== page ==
Edmund Adamus really should get out more. If he did he might have a better understanding of the impact that his ill-chosen words are likely to have on the rest of the population.
To most people "the geopolitical epicentre of the culture of death" sounds like the factory where nuclear weapons were manufactured at the height of the Cold War. And a "wasteland" sounds like what would be left if they all exploded.
But Mr Adamus, director of the Pastoral Affairs Department in the Catholic diocese of Westminster, is talking about something very different. Even so, the vision he outlines is significantly at odds with the views of his boss, Vincent Nichols, the Archbishop of Westminster and leader of Britain's Catholics. Nichols recently described British society as a lot less secular than people like Mr Adamus suppose.
There are two problems here. The first is that Mr Adamus is one of a handful of extreme conservatives in a position of small authority within the Catholic Church in England. The second is that he is talking in highly dense and specialised Vatican jargon which has evolved from teachings on sex which are rooted in the medieval language of scholastic philosophy.
So, a bit of translation might help. The Catholic Church sees an unbroken thread on the sanctity of human life which weaves its way through teachings on sex, contraception, homosexuality, abortion, IVF, cell research, poverty, international development, capital punishment, war and euthanasia.
The thread is "respect for human life", which extends from the moment of conception until its natural end. Pope John Paul II labelled it all under the umbrella term the "culture of life". Anything which departs from that in any significant way is, he said, part of a contrary "culture of death". In that it is the strong who decide the fate of the weak. At the bottom of its slippery slope lies the eugenics of Nazi Germany.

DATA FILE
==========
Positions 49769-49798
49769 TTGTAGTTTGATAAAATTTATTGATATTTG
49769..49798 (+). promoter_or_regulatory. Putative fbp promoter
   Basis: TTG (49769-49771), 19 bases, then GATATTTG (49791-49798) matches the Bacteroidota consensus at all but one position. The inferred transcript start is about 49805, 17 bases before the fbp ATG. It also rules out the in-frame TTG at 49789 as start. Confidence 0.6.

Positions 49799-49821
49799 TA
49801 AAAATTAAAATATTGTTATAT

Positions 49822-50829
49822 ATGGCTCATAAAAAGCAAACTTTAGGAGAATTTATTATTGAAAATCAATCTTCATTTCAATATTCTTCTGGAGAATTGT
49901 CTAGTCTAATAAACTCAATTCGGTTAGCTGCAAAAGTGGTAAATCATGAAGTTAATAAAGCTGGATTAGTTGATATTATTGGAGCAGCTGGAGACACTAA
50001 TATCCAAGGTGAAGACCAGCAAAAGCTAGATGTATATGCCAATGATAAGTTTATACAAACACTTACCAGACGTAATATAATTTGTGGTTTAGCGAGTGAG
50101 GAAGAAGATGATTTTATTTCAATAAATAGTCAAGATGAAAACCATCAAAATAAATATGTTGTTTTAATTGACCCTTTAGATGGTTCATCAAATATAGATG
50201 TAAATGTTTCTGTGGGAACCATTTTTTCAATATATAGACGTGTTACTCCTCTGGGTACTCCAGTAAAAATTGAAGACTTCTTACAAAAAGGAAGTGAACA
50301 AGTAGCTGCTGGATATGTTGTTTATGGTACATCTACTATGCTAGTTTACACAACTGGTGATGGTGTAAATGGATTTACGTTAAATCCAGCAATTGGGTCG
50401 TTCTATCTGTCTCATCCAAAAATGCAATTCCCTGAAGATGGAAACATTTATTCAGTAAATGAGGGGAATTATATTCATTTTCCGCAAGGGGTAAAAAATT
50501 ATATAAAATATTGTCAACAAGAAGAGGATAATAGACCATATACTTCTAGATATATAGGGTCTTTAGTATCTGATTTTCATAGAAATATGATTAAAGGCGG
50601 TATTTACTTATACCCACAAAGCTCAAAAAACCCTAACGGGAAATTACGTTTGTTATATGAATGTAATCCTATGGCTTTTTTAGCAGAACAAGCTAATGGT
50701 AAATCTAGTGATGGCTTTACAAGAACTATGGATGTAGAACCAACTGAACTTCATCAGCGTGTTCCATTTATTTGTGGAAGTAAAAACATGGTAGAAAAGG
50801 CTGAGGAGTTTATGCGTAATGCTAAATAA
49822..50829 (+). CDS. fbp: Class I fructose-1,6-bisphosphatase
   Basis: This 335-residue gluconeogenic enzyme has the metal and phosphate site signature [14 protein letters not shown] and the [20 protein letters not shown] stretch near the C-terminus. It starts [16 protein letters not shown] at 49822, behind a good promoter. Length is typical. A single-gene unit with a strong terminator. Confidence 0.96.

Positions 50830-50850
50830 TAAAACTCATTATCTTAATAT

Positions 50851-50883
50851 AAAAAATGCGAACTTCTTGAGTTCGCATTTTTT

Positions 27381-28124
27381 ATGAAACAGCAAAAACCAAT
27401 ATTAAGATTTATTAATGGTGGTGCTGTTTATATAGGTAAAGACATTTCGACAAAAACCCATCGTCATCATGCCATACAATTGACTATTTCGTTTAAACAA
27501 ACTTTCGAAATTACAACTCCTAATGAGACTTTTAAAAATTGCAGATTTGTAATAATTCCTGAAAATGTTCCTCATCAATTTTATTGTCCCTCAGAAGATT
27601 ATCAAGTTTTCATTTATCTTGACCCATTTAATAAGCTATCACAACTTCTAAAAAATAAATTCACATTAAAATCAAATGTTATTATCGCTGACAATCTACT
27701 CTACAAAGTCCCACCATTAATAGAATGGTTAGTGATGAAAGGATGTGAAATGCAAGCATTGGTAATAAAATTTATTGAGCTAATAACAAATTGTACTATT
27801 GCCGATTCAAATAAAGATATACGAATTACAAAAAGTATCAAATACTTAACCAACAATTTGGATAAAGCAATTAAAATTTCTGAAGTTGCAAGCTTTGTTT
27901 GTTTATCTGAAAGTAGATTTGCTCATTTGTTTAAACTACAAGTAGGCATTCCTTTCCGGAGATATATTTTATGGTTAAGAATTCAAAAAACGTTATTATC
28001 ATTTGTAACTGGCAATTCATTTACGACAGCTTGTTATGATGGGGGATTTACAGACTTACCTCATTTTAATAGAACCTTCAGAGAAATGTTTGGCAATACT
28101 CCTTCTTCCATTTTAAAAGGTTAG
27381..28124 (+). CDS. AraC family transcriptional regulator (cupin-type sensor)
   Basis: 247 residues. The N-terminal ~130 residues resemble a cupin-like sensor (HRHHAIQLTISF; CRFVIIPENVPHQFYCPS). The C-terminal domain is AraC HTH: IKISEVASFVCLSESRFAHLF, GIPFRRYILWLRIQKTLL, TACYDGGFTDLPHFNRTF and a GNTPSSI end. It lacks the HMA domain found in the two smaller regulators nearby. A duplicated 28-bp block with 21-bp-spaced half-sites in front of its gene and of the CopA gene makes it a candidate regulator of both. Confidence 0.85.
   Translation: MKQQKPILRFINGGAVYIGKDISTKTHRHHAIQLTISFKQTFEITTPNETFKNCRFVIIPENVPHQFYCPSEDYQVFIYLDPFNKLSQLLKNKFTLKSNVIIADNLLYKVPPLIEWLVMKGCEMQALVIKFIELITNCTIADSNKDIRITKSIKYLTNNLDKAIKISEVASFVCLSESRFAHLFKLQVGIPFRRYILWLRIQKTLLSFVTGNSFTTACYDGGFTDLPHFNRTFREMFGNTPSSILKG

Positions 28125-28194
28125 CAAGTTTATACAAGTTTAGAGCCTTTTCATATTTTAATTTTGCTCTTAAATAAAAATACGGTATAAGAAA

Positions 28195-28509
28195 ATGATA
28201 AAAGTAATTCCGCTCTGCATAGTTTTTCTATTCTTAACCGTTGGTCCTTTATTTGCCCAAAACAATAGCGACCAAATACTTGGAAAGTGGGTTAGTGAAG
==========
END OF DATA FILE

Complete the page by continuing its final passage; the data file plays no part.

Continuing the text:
John Paul II developed a particular version of this called "the theology of the body" – of which Edmund Adamus is a particular adherent. He runs an annual lecture on it. It covers virginity and celibacy, marriage and adultery and the idea of the resurrection of the body. It suggests that the design of the human body tells us not simply how things are but how they ought to be.
Mr Adamus has allowed his extreme views to add things which are palpably silly. Whatever Catholic traditionalists may think about the past five decades of British legislation being progressively anti-life, anti-marriage or anti-family, it makes no sense to say that Britain is more anti-Catholic than countries like Pakistan, Egypt, China, Iraq and Saudi Arabia where Catholics suffer physical persecution.
All this is spectacularly unhelpful on the eve of the papal visit. The Catholic Church has insights to offer the rest of society about the dangers of putting materialist individualism before the common good; about social justice at a time of spending cuts. It has good questions to ask about the relationship between laddish culture and attitudes to women and sexual violence.
But that will not be heard above the indignation generated by Mr Adamus's incitement to cultural war. He is no doubt about to get a major ticking off.
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